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The book is available and called simply "Understanding The Linux Virtual Memory Manager". There is a lot of additional material in the book that is not available here, including details on later 2.4 kernels, introductions to 2.6, a whole new chapter on the shared memory filesystem, coverage of TLB management, a lot more code commentary, countless other additions and clarifications and a CD with lots of cool stuff on it. This material (although now dated and lacking in comparison to the book) will remain available although I obviously encourge you to buy the book from your favourite book store :-) . As the book is under the Bruce Perens Open Book Series, it will be available 90 days after appearing on the book shelves which means it is not available right now. When it is available, it will be downloadable from http://www.phptr.com/perens so check there for more information.
To be fully clear, this webpage is not the actual book.
Next: 4.4 Translating and Setting Up: 4. Page Table Management Previous: 4.2 Describing a Page   Contents   Index
Macros are defined in
asm/pgtable.h which are important for the
navigation and examination of page table entries. To navigate the page
directories, three macros are provided which break up a linear address
space into its component parts.
pgd_offset() takes an address and
mm_struct for the process and returns the PGD entry that
covers the requested address.
pmd_offset() takes a PGD entry and
an address and returns the relevant PMD.
pte_offset() takes a PMD
and returns the relevant PTE. The remainder of the linear address provided
is the offset within the page. The relationship between these fields is
illustrated in Figure 4.3
The second round of macros determine if the page table entries are present or may be used.
pgd_none()return 1 if the corresponding entry does not exist;
pgd_present()return 1 if the corresponding page table entries have the PRESENT bit set;
pgd_clear()will clear the corresponding page table entry;
pgd_bad()are used to check entries when passed as input parameters to functions that may change the value of the entries. Whether it returns 1 varies between the few architectures that define these macros but for those that actually define it, making sure the page entry is marked as present and accessed are the two most important checks.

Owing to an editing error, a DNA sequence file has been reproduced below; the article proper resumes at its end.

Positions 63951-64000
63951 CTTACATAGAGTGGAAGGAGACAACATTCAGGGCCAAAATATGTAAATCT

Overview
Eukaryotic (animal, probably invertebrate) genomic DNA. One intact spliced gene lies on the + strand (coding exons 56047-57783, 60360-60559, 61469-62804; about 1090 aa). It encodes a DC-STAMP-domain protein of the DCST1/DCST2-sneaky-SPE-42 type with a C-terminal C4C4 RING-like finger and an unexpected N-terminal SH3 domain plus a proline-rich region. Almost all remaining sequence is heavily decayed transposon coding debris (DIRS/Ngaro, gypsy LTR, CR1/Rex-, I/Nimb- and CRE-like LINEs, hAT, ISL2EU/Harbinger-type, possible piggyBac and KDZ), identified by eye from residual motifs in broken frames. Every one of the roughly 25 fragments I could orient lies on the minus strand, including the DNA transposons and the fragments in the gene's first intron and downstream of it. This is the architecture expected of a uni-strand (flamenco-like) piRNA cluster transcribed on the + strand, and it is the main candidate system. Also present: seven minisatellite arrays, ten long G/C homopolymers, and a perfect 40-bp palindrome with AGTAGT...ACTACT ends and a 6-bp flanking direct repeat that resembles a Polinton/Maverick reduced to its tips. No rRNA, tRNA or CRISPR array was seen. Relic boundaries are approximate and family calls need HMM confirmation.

There are many parts of the VM which are littered with page table walk code and
it is important to recognise it. A very simple example of a page table walk is
mm/memory.c. The following
is an excerpt from that function, the parts unrelated to the page table walk
407 pgd_t *pgd; 408 pmd_t *pmd; 409 pte_t *ptep, pte; 410 411 pgd = pgd_offset(mm, address); 412 if (pgd_none(*pgd) || pgd_bad(*pgd)) 413 goto out; 414 415 pmd = pmd_offset(pgd, address); 416 if (pmd_none(*pmd) || pmd_bad(*pmd)) 417 goto out; 418 419 ptep = pte_offset(pmd, address); 420 if (!ptep) 421 goto out; 422 423 pte = *ptep;
It simply uses the three offset macros to navigate the page tables and the
_bad() macros to make sure it is looking at
a valid page table.
The third set of macros examine and set the permissions of an entry. The permissions determine what a userspace process can and cannot do with a particular page. For example, the kernel page table entries are never readable by a userspace process.
- The read permissions for an entry are tested with
pte_read(), set with
pte_mkread()and cleared with
- The write permissions are tested with
pte_write(), set with
pte_mkwrite()and cleared with
- The execute permissions are tested with
pte_exec(), set with
pte_mkexec()and cleared with
pte_exprotect(). It is worth nothing that with the x86 architecture, there is no means of setting execute permissions on pages so these three macros act the same way as the read macros;
- The permissions can be modified to a new value with
pte_modify()but its use is almost non-existent. It is only used in the function
The fourth set of macros examine and set the state of an entry. There
are only two bits that are important in Linux, the dirty bit and the
accessed bit. To check these bits, the macros
pte_young() macros are used. To set the bits, the macros
pte_mkyoung() are used. To
clear them, the macros
Next: 4.4 Translating and Setting Up: 4. Page Table Management Previous: 4.2 Describing a Page   Contents   Index Mel 2004-02-15